Do you know your rights when it comes to appointing a Building Surveyor in the event of a buildings insurance claim?
Over the last few weeks we have experienced a worrying and growing trend when making a buildings insurance claim. In an attempt to save themselves money on the surveying fees and to take short-cuts on the reinstatement work, buildings insurance companies are trying to force claimants to use their surveyors to assess the extent of the damage. Denying the policyholder the right to appoint their own independent surveyor.
Within most insurance policies there is a section entitled “Professional Services”. Generally this allows for policyholders to appoint professional service companies to act on their behalf in dealing with a claim. For example, it allows for a qualified building surveyor to be appointed by the policyholder to act on their behalf following a serious claim. This ensures that the true extent of any damage is found and noted, and that the correct reinstatement work is then carried-out ensuring the property is put back to its pre-damaged condition.
Following the recent severe flooding in the Thames Valley region flood victims, for instance, should be able to appoint a qualified surveyor of their choice. This surveyor will then act on their behalf when dealing with all parties associated with the reinstatement work. The cost of the surveyor is covered by this clause in the insurance policy, and generally agreed at the start of the claim process.
Following a serious flood at a policyholder’s property, one very large and well known insurance company recently turned down a request for a surveyor to be appointed on the basis that “the surveyor was merely preparing a schedule of reinstatement works and this is excluded under the policy”. This stance was robustly challenged by us. After a month of procrastination by the insurance company, they finally accepted that the policyholder did indeed have the right to appoint a surveyor under the terms of the policy, and that this would be covered. No apology was ever made by the insurance company for their stance or the time and money that was wasted as a result.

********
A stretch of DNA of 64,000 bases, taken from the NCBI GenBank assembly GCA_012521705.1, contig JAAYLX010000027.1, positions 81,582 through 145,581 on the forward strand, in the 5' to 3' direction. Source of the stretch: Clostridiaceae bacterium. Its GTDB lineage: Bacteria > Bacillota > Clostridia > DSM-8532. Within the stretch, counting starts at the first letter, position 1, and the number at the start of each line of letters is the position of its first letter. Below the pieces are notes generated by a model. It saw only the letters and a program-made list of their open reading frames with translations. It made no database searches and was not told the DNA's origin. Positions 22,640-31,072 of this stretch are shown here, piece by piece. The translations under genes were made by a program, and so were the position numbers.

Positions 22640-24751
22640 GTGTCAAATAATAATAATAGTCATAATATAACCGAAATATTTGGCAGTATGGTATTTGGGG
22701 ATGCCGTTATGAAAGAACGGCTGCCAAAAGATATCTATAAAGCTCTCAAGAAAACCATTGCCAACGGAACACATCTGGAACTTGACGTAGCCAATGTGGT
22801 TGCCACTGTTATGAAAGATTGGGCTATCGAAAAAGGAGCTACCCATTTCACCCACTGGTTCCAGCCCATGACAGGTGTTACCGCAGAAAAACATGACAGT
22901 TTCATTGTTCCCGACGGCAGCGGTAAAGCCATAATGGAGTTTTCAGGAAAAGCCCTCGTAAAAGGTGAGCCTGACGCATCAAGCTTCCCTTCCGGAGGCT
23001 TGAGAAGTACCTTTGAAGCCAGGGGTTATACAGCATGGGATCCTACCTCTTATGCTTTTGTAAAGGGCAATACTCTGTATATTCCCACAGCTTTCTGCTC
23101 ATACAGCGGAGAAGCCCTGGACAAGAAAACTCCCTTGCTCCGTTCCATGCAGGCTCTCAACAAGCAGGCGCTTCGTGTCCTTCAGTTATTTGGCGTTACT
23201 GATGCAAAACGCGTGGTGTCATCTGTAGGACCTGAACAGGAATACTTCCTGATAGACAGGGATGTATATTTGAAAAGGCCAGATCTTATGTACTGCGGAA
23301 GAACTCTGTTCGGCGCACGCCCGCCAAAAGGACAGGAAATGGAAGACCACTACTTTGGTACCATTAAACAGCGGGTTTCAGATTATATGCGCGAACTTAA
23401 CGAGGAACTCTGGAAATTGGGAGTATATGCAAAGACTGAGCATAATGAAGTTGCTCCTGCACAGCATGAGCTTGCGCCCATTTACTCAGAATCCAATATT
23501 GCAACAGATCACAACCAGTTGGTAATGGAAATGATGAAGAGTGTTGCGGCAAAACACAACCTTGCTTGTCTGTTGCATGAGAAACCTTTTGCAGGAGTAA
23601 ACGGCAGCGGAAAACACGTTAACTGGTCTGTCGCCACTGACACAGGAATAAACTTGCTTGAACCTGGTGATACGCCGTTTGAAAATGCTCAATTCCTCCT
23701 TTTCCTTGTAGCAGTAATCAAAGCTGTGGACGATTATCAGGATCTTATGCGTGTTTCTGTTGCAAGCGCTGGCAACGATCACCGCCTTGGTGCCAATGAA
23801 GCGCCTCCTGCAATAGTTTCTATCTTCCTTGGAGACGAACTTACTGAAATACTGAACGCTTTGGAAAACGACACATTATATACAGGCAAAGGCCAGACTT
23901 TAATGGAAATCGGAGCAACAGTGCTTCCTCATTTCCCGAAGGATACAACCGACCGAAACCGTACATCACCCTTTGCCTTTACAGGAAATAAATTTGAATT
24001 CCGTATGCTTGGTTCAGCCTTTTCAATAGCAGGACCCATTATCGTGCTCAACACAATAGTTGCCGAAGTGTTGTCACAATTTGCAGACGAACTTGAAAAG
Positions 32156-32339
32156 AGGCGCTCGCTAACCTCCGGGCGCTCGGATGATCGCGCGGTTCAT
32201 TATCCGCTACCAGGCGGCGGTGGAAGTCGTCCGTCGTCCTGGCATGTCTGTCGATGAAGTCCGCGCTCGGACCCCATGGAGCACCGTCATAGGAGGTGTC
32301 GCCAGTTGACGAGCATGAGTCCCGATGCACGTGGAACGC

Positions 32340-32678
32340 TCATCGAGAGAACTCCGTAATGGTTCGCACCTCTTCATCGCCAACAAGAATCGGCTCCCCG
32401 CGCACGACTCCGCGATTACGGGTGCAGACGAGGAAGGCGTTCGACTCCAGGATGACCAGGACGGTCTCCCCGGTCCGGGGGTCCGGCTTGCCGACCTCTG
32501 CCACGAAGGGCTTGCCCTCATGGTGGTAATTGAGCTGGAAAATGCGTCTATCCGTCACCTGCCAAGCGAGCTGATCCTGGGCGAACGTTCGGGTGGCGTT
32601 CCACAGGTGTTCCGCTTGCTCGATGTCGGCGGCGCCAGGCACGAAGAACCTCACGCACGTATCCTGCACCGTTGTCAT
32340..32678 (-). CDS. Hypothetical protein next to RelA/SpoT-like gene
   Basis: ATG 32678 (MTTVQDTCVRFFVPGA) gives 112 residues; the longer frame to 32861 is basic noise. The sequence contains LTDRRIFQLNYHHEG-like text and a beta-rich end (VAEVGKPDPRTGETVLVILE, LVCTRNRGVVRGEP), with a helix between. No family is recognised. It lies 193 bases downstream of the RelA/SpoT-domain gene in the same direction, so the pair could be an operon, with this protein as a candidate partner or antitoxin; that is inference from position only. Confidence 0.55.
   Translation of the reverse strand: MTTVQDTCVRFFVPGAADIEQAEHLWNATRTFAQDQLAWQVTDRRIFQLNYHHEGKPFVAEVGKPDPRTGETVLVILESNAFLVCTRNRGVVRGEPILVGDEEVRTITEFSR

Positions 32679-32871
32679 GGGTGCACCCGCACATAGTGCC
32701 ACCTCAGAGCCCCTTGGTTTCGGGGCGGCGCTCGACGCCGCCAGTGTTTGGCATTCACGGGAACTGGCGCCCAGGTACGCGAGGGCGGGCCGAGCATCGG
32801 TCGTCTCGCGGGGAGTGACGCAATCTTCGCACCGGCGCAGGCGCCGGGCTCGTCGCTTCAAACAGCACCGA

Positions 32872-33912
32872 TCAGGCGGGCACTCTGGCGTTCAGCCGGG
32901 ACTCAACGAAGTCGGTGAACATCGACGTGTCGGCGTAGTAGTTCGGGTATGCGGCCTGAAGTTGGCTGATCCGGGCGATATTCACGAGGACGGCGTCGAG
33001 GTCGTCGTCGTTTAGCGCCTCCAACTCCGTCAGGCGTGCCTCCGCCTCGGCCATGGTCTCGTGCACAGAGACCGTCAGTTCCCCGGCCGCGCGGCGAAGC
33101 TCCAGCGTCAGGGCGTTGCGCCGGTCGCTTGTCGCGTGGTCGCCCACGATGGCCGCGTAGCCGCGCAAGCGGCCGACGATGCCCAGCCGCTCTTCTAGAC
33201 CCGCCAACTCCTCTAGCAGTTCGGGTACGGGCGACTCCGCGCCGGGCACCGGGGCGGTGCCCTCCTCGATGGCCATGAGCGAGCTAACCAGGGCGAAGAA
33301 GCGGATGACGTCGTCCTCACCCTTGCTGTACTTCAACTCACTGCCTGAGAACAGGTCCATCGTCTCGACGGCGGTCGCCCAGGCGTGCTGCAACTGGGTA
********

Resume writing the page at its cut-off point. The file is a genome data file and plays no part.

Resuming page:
Another large “household name” insurer when recently confronted with a policyholder wanting to use their own surveyor, refused to agree to the request. They stated “we would expect a building company to scope the works required”. When pushed on this, the personal Claims Advisor maintained the stance. It was only when our professional claim team challenged them asking if there was a Professional Services section in the policy wording, that they finally agreed that cover was in place and they would cover the cost of the surveyor.
These activities are woeful and the companies involved should hang their heads in shame. These are recognised household names and we are of the opinion that this issue should be raised with the appropriate authorities and indeed Government.
The appointment of an independent surveyor, particularly in respect of a large claim such as a flood or a fire, is there to protect the interests of the policyholder and to manage the whole reinstatement process through to completion. It is a vital safeguard that is there to ensure that the insurers abide by their obligations. The public need to know that they have these rights.
If you are suffering any of the following problems associated with making a buildings insurance claim then please do contact us as soon as possible
- your insurer has denied you the services of a building surveyor
- you are having problems with getting your claim agreed
- you are in dispute with your insurers on the scope of the claim (what is and isn’t covered)
Our help is FREE, and we work on YOUR behalf.